Emotions ran high in the capital of Chad on Monday at the funeral of a man shot dead during protests against the transitional military council.
Mourners gathered to pay their last respects to Aggee Barkembaye, who died of injuries sustained when he was shot during a demonstration in N’Djamena last Tuesday.
His brother said Barkembaye’s death, and those of several others, were like “throwing oil on a fire”, with people determined to keep up their protests.
Mahamat Idriss Deby was put in charge earlier this month after the military announced that his father, Idriss Deby Itno, had been killed by rebels on the battlefield.
Political opponents immediately decried the army’s move as a coup d’etat, taking to the streets in protest.
Security forces violently put down one demonstration in the capital, fatally shooting at least six protesters, including Barkembaye.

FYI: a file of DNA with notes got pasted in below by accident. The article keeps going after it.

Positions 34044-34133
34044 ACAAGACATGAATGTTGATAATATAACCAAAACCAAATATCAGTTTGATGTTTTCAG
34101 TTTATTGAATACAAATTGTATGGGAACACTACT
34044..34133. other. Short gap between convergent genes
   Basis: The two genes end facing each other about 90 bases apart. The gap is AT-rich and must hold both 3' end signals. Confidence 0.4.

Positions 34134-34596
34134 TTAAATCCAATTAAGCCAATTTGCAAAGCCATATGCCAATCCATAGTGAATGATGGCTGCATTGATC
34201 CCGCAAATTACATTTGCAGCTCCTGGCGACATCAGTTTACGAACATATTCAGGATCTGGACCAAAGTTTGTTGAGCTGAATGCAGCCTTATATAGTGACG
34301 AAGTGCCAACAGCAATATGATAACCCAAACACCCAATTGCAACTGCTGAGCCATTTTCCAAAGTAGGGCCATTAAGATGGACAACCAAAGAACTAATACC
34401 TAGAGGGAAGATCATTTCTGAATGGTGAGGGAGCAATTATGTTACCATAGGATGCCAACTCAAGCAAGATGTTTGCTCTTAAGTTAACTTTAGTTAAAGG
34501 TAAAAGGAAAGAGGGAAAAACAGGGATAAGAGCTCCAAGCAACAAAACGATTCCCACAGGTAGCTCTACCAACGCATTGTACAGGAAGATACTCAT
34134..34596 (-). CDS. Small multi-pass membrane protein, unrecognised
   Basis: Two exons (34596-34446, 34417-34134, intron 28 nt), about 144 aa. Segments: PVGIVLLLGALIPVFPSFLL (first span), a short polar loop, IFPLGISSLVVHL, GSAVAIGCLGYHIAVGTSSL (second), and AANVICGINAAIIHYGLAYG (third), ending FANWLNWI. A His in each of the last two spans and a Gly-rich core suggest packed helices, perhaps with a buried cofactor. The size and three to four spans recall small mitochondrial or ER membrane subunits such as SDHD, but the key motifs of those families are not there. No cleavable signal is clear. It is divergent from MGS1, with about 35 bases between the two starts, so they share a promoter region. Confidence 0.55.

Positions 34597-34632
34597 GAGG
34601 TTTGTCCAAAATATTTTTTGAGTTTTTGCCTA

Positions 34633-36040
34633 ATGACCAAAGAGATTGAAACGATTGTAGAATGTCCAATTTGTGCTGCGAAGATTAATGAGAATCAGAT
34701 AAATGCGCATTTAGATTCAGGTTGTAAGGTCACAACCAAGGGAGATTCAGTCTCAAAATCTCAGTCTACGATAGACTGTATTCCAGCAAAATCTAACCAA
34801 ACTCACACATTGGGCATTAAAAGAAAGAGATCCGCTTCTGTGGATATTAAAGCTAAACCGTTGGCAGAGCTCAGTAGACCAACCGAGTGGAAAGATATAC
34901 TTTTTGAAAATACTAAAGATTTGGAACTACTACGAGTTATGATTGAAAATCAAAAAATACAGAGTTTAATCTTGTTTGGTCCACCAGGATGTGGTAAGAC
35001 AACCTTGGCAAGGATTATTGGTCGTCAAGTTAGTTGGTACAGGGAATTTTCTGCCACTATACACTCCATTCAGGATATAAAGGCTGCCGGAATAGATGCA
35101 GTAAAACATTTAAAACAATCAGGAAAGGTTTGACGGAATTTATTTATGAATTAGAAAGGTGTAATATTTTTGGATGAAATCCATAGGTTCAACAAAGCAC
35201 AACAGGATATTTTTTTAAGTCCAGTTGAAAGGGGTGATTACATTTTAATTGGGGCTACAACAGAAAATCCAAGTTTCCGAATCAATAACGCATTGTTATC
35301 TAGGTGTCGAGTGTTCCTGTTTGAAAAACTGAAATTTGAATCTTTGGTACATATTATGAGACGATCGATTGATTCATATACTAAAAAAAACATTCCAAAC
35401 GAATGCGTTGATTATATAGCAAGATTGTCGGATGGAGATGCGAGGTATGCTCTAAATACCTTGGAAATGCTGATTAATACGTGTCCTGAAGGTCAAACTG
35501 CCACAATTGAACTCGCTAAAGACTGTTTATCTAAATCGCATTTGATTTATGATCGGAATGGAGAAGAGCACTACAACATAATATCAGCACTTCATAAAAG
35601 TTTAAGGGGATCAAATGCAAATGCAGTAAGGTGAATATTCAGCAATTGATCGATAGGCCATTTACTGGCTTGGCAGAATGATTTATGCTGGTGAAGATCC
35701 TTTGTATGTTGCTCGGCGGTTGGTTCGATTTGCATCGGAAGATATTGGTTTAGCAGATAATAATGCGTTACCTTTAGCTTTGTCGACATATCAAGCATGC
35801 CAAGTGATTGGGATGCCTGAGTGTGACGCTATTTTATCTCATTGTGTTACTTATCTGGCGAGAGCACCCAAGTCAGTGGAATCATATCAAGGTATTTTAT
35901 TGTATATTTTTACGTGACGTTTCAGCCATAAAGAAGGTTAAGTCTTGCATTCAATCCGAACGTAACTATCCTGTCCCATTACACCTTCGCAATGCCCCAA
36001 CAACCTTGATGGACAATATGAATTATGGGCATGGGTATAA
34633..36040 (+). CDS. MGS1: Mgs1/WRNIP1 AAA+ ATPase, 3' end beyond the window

Hundreds of others were detained by police.
The council on Monday pressed ahead with solidifying its hold on power after announcing a new government over the weekend that kept key ministries in the hands of allies.
Under the posts announced late on Sunday, Chad’s new justice minister, tasked with overseeing the cases of the protesters, comes from an opposition party.
And for the first time, a minister of “reconciliation and dialogue” has been named.
But the newly named ministers of defence and public security are both supporters of the council that took power following the longtime president’s death.
And the Transformers political party, which has been at the forefront of the recent anti-government demonstrations, was not included in the new government lineup.
The prime minister’s post already was handed to Albert Pahimi Padacke, an opposition politician who came second in last month’s election, held just before Deby’s killing.